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The Force is strong with this (Rogue) One
TALK about a nifty feat of reverse movie engineering. Rogue One: A Star Wars Story is a feature-length prologue that takes us back to a galaxy far, far away - to that long-ago time just before the original Star Wars (1977) story begins, then connects all the dots to the moment that classic space saga takes off.
There's (almost) no sign of Luke, Leia or Han Solo and the rest of the gang. Instead, a full slate of inter-galactic characters, including some familiar figures and one heavy-breathing former Jedi knight, are back in the frame.
For the most part though, fresh new faces - human and otherwise - step up to fill in the blanks BSW (Before Star Wars) in this same-yet-different adventure about an uprising against the Evil Empire.
There are no Roman numerals attached to this movie's title because, although it takes place just prior to the events of Star Wars (also known as Episode IV: A New Hope), the most appropriate numeral (III) has already been taken (not that Revenge of the Sith is worth remembering). Still, gazillions of Star Wars fans will have fun following the new narrative.
Directed by Gareth Edwards and written by Chris Weitz and Tony Gilroy, Rogue One is similar in style and tone to Star Wars, albeit with better special effects. The dialogue is predictable ("Trust The Force!", "All is as The Force wills it", and so on) but who can blame the filmmakers? It's worked well in the past.
Forty years on, George Lucas' concept of a Western set in space is still valid, and there's a strong sense of deju vu starting with the opening scene - a flashback to a homestead tucked into a rugged landscape on a remote planet. Instead of cowboys riding over the horizon, an Imperial spacecraft skims through the air and glides to a halt in front of the house, which belongs to Galen Erso (Mads Mikkelsen), a scientist who once worked for the Empire but now just wants to farm in peace - he's not destined to get his wish, of course.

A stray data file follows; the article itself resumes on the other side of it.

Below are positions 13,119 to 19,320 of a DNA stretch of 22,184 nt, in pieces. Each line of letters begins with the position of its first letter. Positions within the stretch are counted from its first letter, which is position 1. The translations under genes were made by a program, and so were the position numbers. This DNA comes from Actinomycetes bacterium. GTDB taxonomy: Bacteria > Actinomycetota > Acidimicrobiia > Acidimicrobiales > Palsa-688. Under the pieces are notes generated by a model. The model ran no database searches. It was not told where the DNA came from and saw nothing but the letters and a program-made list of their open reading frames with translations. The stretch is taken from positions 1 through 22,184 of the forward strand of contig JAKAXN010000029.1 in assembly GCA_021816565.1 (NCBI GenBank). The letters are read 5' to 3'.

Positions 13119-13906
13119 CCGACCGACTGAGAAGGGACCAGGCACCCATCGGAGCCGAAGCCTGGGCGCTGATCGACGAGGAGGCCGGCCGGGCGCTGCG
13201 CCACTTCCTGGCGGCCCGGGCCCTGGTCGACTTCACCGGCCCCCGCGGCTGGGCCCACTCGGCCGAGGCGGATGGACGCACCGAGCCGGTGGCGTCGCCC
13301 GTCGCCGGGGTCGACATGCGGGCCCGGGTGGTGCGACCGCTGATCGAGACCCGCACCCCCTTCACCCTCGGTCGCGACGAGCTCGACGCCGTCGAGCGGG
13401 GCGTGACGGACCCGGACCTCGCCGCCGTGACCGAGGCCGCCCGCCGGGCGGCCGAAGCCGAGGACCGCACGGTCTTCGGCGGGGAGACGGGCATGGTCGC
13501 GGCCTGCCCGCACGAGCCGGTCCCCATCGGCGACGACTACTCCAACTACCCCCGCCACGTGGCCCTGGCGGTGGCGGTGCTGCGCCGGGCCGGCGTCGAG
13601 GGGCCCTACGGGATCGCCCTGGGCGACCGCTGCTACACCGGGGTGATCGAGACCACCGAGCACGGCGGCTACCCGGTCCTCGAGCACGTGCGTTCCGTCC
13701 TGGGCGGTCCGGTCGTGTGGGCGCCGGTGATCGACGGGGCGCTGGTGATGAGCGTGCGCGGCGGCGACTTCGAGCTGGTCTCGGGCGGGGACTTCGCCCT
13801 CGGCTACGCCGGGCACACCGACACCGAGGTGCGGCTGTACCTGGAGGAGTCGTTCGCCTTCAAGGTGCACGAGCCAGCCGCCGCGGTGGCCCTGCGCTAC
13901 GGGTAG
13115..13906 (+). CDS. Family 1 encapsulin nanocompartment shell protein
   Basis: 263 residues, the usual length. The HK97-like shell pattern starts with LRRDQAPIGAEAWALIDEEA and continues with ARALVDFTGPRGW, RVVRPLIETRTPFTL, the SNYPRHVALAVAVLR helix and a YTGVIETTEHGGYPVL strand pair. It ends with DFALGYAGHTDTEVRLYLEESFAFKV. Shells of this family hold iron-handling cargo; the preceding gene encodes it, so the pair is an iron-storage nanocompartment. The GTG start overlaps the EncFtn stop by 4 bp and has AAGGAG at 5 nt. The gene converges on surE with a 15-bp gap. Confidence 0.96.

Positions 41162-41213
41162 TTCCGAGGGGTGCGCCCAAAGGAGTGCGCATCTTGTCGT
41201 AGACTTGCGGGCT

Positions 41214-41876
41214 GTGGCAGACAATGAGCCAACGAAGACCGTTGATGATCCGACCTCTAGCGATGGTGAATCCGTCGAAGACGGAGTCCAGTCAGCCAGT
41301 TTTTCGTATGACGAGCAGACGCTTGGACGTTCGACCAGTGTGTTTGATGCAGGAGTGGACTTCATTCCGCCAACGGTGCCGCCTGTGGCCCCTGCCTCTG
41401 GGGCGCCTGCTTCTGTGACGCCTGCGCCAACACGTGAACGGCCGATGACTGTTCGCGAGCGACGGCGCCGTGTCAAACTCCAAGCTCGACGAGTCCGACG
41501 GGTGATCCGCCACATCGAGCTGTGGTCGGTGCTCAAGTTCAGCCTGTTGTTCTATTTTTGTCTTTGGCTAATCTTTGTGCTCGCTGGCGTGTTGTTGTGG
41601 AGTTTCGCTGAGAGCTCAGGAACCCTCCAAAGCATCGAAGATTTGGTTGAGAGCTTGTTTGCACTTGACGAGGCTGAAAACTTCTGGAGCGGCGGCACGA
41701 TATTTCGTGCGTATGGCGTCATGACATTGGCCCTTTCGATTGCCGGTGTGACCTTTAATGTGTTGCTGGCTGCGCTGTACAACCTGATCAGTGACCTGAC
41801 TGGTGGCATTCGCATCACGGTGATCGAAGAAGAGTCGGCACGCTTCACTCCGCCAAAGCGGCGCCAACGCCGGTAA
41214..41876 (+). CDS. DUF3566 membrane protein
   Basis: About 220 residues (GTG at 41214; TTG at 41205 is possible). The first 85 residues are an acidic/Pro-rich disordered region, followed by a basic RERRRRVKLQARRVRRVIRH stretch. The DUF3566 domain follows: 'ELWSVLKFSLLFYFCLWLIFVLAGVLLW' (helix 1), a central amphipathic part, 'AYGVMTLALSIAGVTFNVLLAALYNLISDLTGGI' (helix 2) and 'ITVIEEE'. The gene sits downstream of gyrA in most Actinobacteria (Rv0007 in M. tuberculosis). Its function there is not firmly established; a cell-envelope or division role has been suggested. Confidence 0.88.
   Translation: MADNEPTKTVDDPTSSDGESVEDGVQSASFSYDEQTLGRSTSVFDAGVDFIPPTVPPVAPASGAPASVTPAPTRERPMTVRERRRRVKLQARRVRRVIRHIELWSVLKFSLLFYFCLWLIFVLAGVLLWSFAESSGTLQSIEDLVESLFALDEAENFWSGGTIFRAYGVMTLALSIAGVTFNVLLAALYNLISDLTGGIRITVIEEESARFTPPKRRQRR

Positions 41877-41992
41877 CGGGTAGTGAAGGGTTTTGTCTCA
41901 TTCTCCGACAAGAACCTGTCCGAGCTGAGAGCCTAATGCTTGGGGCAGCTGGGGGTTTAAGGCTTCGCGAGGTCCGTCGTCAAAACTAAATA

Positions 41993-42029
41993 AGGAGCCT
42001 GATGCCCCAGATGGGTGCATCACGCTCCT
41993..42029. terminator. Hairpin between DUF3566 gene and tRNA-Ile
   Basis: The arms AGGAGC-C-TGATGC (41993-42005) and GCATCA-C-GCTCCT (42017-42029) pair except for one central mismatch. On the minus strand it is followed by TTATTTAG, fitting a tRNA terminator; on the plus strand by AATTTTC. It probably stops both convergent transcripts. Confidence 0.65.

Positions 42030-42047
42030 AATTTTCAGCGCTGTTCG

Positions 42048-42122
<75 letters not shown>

Out of the craft steps a man in starched whites, looking more like a scary dental assistant than a pompous Imperial official named Krennic (Ben Mendelsohn). He needs Galen back at a research facility to finish designing a super-weapon capable of obliterating entire planets. "The Empire's power is immeasurable," he declares.
Galen's young daughter Jyn (played as an adult by Felicity Jones) escapes Krennic's clutches and is raised by Saw Gerrera (Forest Whitaker), a militant resistance leader whose extremist views are at odds with the Rebel Alliance. By the time she grows up, Jyn possesses the kind of feisty demeanour that will be displayed by major characters in Episode IV. This she-warrior lacks discipline but not courage, and she's willing to sacrifice everything to be reunited with her father.
Jyn crosses paths with Cassian Andor (Diego Luna), an intelligence officer for the Alliance with a reprogrammed Imperial droid (voiced by Alan Tudyk) as a sidekick with a penchant for droll one-liners. They hook up with Bodhi Rook (Riz Ahmed), an Imperial pilot who has defected to the Alliance, Chirrut Imwe (Donnie Yen), a blind warrior-monk type and his gun-toting friend Baze Malbus (Jiang Wen). The team chemistry is not on par with the originals, but they have their moments.
Their mission is to locate and steal the plans for the Death Star, which has been built with a fatal flaw. Jyn and her motley crew are no match - in theory - for the might of the Empire, but then again, impossible odds have never been a deterrent for the rebels.
Overall, The Force is strong in this One. Rogue One is exhilarating in parts and dull as dishwater in others, but all is forgiven when the pace picks up considerably with an extended action sequence in the final reel. It won't wash away the disappointments of prequels past but as a stand-alone space fantasy it stacks up just fine in the Star Wars pantheon.
If only they could give it a Roman numeral.